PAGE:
I got the GPO-3 fiberglass sheet from Online Metals dot com. I hoped to substitute it for the more expensive G-10. Looks like it worked. It is smooth like G-10 though in the picture above it looks rough.
This 2 foot by 2 foot sheet was $10.  Picked it up myself.  Compare to same size G-10 at McMaster Carr at $47 plus some $20 shipping.
The red probably means it is phenolic.  Both of these are fire resistant.

The panel looks like it was made with chopper gun, but it will be used for low load applications, so no worry.
They did used to be a friendly neighborhood supplier. They have been bought by Thyssen Krupp and have a new corporate bureaucracy feel now. Good prices though.


When Not To Use VHB Tape

VHB tape is wonderful stuff to stick things together. It was created for attaching windows to things, with no fasteners. However, I just had an illustrative example of when not to use it.
I was very impressed with the VHB tape on the lunar lander dome. It had a steel frame to stick to.  Straight and smooth.
Maybe out of inertia, I also put it on the little triangular windows of the lunar lander. Later I realized the tape looked too wide on those tiny windows and I vowed to trim it back when I bought a tall enough ladder to reach.
I got the ladder.  It turned out that all I had to do was push a bit and the windows folded back in. So I could then remove the tape.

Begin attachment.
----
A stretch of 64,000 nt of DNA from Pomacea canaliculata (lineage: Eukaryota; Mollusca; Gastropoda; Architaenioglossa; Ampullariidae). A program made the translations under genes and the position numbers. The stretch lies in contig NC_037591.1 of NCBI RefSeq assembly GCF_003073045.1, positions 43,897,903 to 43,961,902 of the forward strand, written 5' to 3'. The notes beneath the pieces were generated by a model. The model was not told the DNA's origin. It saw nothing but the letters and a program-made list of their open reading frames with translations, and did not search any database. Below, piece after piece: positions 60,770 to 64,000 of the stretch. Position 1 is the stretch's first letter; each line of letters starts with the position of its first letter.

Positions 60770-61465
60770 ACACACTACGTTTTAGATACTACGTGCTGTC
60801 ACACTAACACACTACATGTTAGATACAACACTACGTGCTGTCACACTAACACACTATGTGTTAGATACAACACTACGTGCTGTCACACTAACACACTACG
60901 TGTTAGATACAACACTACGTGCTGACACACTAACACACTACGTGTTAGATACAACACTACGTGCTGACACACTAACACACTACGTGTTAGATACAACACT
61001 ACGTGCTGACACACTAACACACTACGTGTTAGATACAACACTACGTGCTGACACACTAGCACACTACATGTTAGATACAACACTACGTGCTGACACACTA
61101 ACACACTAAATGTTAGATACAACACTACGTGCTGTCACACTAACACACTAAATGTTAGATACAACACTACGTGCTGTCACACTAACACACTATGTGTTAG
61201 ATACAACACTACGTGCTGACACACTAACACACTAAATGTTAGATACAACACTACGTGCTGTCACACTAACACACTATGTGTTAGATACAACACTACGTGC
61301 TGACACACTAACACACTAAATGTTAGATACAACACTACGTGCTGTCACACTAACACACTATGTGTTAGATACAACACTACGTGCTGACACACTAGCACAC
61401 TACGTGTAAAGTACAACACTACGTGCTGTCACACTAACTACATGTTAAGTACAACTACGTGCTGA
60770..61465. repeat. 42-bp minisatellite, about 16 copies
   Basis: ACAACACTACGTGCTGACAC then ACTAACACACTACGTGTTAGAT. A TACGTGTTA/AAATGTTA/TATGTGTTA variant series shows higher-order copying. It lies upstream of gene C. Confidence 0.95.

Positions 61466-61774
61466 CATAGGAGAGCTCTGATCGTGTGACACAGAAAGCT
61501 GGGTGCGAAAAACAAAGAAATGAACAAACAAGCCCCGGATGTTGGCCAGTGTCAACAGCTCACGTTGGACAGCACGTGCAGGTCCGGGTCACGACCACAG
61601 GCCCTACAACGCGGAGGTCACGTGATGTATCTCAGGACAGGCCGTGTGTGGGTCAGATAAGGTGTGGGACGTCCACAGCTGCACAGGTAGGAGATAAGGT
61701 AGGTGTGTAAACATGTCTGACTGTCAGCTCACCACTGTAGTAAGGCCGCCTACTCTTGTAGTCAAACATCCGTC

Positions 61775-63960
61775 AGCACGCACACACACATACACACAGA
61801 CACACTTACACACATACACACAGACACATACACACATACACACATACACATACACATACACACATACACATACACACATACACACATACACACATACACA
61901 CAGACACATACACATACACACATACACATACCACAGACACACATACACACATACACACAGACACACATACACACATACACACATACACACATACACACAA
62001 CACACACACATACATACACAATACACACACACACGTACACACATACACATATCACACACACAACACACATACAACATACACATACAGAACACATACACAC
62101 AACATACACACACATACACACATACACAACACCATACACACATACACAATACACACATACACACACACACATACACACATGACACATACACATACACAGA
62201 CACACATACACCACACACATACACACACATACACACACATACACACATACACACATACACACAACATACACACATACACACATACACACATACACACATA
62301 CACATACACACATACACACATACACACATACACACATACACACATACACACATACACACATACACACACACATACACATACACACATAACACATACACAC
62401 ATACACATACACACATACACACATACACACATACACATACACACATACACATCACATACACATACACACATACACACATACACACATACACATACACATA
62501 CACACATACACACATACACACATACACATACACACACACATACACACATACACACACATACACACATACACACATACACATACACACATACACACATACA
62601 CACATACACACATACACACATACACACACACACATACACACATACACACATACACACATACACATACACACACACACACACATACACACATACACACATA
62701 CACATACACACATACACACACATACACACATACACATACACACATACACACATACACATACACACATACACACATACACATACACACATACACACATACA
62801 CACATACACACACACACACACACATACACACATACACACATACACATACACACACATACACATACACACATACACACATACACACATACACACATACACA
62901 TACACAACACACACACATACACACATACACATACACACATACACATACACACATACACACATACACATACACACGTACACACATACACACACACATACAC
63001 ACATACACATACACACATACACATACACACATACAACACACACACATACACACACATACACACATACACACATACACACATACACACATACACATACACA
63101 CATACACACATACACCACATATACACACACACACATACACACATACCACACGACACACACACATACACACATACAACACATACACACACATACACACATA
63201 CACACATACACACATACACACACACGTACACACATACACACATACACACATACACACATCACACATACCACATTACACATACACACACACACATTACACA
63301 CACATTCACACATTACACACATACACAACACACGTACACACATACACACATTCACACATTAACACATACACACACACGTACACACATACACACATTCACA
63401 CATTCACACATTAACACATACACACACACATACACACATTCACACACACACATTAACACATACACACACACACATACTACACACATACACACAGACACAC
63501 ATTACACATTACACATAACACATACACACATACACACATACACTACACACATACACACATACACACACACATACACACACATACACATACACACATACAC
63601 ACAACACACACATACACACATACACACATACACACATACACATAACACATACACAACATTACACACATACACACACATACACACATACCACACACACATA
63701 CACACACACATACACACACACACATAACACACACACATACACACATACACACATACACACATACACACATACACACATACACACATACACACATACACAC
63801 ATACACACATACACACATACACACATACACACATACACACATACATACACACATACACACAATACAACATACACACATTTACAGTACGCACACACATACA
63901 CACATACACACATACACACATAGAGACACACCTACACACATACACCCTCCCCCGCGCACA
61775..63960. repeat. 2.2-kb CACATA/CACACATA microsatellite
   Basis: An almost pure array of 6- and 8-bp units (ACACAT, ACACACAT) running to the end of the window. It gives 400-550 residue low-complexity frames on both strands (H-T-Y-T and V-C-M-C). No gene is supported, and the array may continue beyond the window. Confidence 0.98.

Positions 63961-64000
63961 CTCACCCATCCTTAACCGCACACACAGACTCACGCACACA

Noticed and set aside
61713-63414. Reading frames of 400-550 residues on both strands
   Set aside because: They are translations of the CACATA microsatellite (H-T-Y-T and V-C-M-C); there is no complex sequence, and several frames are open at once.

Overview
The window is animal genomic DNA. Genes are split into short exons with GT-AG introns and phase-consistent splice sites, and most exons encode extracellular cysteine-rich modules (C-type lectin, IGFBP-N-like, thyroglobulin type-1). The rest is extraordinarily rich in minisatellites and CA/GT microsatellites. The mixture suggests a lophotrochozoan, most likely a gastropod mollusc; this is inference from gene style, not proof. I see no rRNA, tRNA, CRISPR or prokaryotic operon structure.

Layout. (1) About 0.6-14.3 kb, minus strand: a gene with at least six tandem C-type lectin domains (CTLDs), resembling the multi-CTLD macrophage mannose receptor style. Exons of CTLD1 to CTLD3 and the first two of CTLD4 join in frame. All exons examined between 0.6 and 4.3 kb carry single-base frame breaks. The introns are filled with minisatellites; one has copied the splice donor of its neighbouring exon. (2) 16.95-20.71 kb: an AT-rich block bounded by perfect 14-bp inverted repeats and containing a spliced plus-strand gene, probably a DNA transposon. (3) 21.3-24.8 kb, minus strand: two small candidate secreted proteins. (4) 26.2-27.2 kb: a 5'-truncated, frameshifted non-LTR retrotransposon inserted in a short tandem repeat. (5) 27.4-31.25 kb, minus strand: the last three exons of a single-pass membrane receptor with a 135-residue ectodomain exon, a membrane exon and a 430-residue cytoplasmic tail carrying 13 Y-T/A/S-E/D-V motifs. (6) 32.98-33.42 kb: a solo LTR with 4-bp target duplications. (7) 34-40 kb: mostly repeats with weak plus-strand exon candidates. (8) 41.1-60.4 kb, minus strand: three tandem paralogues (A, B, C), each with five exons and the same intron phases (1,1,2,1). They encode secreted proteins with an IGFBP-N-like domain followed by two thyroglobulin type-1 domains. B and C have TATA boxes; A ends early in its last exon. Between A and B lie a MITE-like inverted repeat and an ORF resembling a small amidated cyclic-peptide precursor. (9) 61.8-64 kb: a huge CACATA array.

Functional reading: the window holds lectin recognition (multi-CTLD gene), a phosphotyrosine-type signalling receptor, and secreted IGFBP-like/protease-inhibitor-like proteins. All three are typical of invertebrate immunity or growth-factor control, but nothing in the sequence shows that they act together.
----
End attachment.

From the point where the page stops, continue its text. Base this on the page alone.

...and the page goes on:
Two lessons. For VHB tape to work well, the contact surface must be both flat and smooth. Many of you can do that. I seem to not have that skill nor ability in hard to reach places.
The second lesson is the VHB tape must be kept dry. Due to no ladder, I could not protect it with my caulk.
My triangular windows are now stopped in and bedded with caulk.  The caulk can span the sketchy surface and gaps.
If you can do and flat, fair and smooth contact surface, go for it. If not, use adhesive caulk, like the System 3, two part polyurethane.

In contrast, I have a solar powered motion light stuck above the front door.   It was stuck on with a couple of strips of VHB tape.  Turns out the light is defective and won’t work.  I not only can’t  remove it, I can hang from it.  And swing.  Gonna take a chisel maybe.


Aero Rig Bearings at IBEX

These bearings seem like a big improvement over what we usually have to do for the unstayed rotating masts.  In the past builders have had to machine a bearing out of a giant chunk of slick plastic.  Most of the plastic was ground off and wasted and the cost ran into thousands.

Spherical bearings like the Tides units would have been perfect, but were not nearly large enough.  Bendy materials like carbon fiber require spherical bearings to keep from binding under load, or as Rob Denny does, have a very loose fit.

These kind of are of the loose fit variety.  I see the bearing having a fairly close fit to the round mast, but deflecting with the mast.  I have not detailed this yet but will.  The bearing will need a fiberglass sleeve around it to protect it and keep it round.  I see this whole unit captured in a looser fit.


Contact Tim Creighton at Glidebearings

Non Metallic Plumbing Fittings

Non-Metallic PEX Fittings
Pex piping was one of the discoveries I made on the Lunar Lander  project. It is used in place of PVC especially since it can survive freezing. The plumbers used metal joint fittings, which must be destroyed for the piping  to be revised.

At the IBEX conference I found these non-metal pex clamps. .They can be installed with only pliers instead of a crimping machine that resembles bolt cutters. An improvement on an improvement. Made in Chile.  There, better pic.